Detection systems under spotlight of SAFEE programme's three simulation studies
Three simulation studies are soon to test Europe’s future anti-terror arsenal, with researchers using new technology to detect and handle on-board terror threats. Halfway through the four-year, €35.8 million ($46 million) Security of Aircraft in the Future European Environment (SAFEE) programme, the project has a user club of more than 100 aviation security and operational experts.
Sagem’s Daniel Gaultier, director of SAFEE, says the project is addressing historical evidence that would-be terrorists can get through several airport checks before boarding an aircraft. “There is therefore a need to secure the aircraft itself as the last barrier of attack,” Gaultier says. The project is developing on-board threat detection systems with information fed back securely by flightcrew to the ground to allow effective decision-making in the event of, at worst, a suicide hijack or attempted bombing.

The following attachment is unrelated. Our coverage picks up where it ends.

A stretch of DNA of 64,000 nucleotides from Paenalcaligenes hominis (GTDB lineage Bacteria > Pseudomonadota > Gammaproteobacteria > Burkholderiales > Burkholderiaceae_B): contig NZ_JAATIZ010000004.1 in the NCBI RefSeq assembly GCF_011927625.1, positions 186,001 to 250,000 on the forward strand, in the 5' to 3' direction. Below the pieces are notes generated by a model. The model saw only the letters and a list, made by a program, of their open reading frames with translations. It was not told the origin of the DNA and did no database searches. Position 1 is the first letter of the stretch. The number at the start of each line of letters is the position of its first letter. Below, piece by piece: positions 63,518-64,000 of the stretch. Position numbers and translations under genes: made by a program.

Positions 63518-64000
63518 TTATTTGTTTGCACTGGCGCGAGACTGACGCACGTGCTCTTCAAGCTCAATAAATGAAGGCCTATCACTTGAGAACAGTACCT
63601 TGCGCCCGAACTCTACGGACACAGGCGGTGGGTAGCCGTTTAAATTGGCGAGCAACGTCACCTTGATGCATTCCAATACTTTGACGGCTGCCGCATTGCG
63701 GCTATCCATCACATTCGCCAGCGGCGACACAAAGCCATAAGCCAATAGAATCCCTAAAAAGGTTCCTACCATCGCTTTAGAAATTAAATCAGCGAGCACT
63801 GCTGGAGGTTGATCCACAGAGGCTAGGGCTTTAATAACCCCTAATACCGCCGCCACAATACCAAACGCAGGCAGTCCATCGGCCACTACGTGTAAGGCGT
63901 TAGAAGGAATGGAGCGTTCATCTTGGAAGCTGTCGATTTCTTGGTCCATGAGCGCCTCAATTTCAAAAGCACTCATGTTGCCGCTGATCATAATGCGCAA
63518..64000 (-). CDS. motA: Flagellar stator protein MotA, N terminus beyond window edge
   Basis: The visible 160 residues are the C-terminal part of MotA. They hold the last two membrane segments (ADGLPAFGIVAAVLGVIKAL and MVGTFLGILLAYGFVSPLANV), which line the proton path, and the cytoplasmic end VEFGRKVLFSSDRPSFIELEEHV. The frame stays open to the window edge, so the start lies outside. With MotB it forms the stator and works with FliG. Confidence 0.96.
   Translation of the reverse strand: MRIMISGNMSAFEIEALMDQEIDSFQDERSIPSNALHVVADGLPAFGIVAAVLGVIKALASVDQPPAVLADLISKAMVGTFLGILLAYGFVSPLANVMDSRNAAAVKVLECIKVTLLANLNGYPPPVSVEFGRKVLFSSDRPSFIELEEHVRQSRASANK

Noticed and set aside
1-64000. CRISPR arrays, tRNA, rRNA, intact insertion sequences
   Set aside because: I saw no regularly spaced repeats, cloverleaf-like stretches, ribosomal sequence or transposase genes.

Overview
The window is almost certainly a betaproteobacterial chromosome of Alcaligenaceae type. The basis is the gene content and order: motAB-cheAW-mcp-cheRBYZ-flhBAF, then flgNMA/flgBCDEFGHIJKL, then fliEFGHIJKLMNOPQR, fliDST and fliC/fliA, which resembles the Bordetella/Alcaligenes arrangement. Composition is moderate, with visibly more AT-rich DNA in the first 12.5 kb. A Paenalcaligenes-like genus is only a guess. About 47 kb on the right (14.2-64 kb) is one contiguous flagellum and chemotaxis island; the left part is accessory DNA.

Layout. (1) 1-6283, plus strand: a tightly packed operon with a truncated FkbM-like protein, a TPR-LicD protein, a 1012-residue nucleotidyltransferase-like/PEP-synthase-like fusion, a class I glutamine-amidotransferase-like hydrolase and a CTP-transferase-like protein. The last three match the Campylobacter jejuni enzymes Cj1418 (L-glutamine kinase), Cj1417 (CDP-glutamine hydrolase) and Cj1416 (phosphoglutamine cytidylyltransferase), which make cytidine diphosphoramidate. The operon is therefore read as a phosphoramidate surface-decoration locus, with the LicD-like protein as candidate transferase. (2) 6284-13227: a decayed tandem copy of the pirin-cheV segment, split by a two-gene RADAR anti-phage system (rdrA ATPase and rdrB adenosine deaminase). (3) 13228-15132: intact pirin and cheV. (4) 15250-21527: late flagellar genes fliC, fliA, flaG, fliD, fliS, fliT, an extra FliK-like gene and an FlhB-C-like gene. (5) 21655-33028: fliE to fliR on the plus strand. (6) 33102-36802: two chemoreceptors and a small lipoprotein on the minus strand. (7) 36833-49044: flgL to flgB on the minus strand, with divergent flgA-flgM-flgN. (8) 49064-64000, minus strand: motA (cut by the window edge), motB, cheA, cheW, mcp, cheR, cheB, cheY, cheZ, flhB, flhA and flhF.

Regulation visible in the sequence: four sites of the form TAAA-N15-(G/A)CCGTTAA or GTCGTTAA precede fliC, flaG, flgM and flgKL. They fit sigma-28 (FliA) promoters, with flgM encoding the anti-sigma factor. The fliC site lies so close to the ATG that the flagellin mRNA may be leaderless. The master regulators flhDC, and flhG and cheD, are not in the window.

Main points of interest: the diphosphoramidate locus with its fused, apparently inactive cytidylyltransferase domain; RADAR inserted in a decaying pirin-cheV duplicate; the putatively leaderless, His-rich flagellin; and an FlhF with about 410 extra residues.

SAFEE systems are to be validated using simulator tools at Toulouse, Hamburg and Amsterdam, and include:
- automatic avoidance system able to modify an aircraft’s trajectory using real-time cockpit data should the aircraft stray off course, to be tested by Thales-Avionics;
- a threat-detection system in the aircraft cabin, which will process information from video and audio sensors to detect erratic passenger behaviour, to be evaluated by Airbus;
- a threat assessment and response management system designed to assemble data and recommend appropriate responses for the cockpit crew via a computer screen, to be tested by NLR;
- a data protection system to secure communications, including conversations between the cockpit and ground control, developed by Sagem Defense Securite.
A chip-based system will also match passengers to luggage while biometric camera surveillance at check-in will verify passenger identity, while an electronic nose will check for traces of explosives before boarding. A secure cockpit biometric system will also recognise authorised crew by fingerprint and check whether they are opening it under duress.
Gaultier says SAFEE anticipates the future use of the planned air traffic information network, the European Regional Renegade Information Dissemination System being developed by Eurocontrol, to assess the need to intercept airliners with fighters acting on hijack concerns, triggered in most cases by communication loss.